What Is Control?
Consider the two images above . . . one with control and one without. Think of the two parking lots as two different organizations. What you can see is that one has management controls in place, and the other . . . well, you can tell how that’s working out. In the second photo no one is in charge of controlling the actions and activities of the employees within the company—it’s a free-for-all.
It might seem attractive, at first, to work for a company where people aren’t telling you what to do, how to do it, or when things are due. But it wouldn’t take too long, probably, for all that freedom to feel like chaos. In this next section we’ll focus on the control function of management to better understand how it helps people and organizations achieve goals and objectives.
In business or management context, control is the activity of observing a given organizational process, measuring performance against a previously established metric, and improving it where possible. Organizations are made up of operational processes and systems, each of which can be iterated upon and optimized. At the upper-managerial level, control revolves around setting strategic objectives for the short and long term, as well as measuring overall organizational success. Developing methods for optimizing operational processes is often done at the mid-managerial level. The mid-level manager measures success within his or her span of control—which could be a division, a region, or a particular product. The line manager is then responsible for controlling the actions of the workers to ensure that activities are carried out in a way that optimizes outcomes and outputs. He or she will measure the success of individual workers, work teams, or even a shift. What managers up and down the organizational chart have in common is that they all use the same process for carrying out the control function of management.
The process of control usually consists of the following four parts:
- setting standards,
- measuring performance against those standards,
- analyzing performance, and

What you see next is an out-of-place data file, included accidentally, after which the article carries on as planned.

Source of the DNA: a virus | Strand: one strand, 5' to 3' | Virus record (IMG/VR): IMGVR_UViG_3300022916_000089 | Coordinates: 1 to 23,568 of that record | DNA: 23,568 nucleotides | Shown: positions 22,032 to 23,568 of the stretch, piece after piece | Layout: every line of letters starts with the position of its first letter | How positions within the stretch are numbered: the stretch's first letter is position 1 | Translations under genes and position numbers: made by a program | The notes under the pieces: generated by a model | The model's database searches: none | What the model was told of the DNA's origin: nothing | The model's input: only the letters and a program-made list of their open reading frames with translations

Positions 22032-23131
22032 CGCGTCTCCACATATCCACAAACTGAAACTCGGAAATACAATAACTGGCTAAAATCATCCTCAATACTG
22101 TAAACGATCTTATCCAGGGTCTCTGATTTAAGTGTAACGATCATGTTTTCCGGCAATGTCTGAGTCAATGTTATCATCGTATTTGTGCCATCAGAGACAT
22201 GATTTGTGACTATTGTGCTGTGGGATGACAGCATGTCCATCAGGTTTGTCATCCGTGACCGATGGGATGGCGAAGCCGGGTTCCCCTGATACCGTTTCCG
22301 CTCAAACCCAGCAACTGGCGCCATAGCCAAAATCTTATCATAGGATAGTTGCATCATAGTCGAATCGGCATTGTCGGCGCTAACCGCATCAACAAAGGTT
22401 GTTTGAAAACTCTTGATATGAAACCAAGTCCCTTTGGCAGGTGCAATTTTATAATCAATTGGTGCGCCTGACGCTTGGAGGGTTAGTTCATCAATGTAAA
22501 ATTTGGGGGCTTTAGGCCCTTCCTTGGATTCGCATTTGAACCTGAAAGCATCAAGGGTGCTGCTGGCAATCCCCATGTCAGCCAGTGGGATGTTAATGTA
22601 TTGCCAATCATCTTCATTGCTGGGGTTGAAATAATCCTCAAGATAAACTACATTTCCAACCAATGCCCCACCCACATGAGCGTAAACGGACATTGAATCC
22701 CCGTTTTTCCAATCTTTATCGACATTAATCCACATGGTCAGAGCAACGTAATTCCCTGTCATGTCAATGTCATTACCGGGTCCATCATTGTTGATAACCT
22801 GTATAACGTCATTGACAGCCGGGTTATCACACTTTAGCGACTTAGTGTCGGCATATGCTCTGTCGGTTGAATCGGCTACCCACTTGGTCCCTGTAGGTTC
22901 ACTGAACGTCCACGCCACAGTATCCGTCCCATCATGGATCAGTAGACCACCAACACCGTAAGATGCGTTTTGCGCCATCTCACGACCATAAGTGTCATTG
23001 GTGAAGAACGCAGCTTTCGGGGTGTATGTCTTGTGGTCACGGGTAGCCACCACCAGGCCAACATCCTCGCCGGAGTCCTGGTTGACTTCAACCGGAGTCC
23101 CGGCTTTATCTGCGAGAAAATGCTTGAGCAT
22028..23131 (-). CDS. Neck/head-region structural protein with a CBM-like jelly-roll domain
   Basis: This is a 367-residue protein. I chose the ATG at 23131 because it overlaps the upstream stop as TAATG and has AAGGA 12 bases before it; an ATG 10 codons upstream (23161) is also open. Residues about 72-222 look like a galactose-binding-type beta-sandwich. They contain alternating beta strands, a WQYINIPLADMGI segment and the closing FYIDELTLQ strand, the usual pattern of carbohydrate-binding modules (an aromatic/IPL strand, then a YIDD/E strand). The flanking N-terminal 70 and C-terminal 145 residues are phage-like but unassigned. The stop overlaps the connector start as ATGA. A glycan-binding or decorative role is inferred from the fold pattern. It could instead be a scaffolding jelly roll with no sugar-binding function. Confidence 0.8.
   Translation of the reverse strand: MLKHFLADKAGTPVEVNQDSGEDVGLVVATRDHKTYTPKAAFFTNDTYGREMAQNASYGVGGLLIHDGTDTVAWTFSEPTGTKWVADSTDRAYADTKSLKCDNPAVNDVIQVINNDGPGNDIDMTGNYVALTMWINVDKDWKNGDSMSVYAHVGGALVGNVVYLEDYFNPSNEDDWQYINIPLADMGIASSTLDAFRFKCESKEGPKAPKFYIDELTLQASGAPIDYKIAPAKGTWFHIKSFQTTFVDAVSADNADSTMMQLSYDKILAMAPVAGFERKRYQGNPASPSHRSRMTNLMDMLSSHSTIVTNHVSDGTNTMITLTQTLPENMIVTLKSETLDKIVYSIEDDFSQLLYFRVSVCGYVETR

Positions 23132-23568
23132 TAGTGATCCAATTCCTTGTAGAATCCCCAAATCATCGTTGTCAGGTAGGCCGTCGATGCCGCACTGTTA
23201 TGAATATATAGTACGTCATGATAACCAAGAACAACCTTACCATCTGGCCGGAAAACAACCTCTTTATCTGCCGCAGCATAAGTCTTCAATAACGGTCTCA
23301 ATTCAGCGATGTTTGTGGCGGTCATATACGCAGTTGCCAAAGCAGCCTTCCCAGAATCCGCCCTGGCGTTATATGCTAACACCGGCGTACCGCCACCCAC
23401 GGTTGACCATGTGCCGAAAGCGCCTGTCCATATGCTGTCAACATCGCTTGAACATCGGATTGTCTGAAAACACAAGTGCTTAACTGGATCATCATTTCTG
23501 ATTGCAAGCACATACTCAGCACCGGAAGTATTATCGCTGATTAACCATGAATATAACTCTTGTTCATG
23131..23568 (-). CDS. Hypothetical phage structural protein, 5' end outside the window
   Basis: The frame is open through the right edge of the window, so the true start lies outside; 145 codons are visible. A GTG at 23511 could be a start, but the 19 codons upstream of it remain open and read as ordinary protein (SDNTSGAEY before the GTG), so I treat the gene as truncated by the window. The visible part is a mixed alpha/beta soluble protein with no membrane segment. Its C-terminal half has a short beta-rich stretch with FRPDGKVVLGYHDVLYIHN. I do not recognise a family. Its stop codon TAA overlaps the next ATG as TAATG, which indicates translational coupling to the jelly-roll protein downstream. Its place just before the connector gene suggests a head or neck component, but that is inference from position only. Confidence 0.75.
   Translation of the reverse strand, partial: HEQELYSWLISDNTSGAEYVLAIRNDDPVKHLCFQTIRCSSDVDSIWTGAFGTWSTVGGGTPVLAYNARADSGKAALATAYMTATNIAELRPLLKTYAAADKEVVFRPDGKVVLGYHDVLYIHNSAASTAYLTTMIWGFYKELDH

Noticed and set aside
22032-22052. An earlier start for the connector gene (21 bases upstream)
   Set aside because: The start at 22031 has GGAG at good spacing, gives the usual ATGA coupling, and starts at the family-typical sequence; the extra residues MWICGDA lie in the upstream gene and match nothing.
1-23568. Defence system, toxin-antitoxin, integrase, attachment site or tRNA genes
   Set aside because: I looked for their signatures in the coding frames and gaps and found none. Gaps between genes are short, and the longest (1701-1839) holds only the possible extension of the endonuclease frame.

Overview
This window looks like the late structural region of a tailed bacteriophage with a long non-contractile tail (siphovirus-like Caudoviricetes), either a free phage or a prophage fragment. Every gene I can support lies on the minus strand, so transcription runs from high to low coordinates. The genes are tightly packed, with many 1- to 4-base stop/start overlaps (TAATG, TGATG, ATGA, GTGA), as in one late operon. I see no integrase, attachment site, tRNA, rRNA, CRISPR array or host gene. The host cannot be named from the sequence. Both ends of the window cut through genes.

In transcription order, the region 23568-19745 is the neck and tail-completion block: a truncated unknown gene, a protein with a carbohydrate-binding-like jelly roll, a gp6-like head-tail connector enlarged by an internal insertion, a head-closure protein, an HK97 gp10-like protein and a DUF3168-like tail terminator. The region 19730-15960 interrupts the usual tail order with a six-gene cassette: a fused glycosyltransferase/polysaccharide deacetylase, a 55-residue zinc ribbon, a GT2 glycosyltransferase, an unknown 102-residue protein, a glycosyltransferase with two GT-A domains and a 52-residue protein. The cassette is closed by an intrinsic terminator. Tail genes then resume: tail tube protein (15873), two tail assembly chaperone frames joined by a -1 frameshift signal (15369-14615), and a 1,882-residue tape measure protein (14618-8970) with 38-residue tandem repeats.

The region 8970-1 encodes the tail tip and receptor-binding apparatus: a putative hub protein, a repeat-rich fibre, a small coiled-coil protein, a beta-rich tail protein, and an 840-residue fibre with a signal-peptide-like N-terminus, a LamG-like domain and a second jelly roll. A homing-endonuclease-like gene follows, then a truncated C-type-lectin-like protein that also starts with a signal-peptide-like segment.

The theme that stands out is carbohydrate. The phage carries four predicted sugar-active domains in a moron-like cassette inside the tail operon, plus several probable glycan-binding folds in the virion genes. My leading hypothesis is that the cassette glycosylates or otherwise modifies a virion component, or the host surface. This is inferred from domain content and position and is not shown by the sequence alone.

- taking corrective action.
Take special note of the language that we use when we talk about the control function—process! Controlling the activities within an organization is a continuous process that resembles navigation. In order to reach a destination, a ship navigator sets a course and then constantly checks the headings—if the ship has drifted off course, the navigator makes the necessary corrections. This cycle of check-and-correct, check-and-correct happens over and over to keep the ship on course and get it to where it’s going. Similarly, the controlling function in business is a process of repeatedly checking and correcting until standards and objectives are met.
Another feature of the control process is that it’s designed to be proactive. The idea is for managers to intervene before costly or damaging problems occur, rather than waiting and hoping for the best. It’s better to take corrective action when you’re drifting off course than try to salvage your ship after you’ve crashed into a rock. For business, the benefit of a forward-looking, proactive approach is The benefit to managers and organizations from a forward-looking, proactive is that it reduces customer complaints, employee frustration, and waste.
Setting Standards and Objectives
Organizational standards and objectives are important elements in any plan because they guide managerial decision making. Performance standards and objectives may be stated in monetary terms—such as revenue, costs, or profits—but they may also be set in other terms, such as units produced, number of defective products, levels of quality, or degree of customer satisfaction.
Peter Drucker suggests that operational objectives should be SMART, which means specific, measurable, achievable, realistic, and time constrained: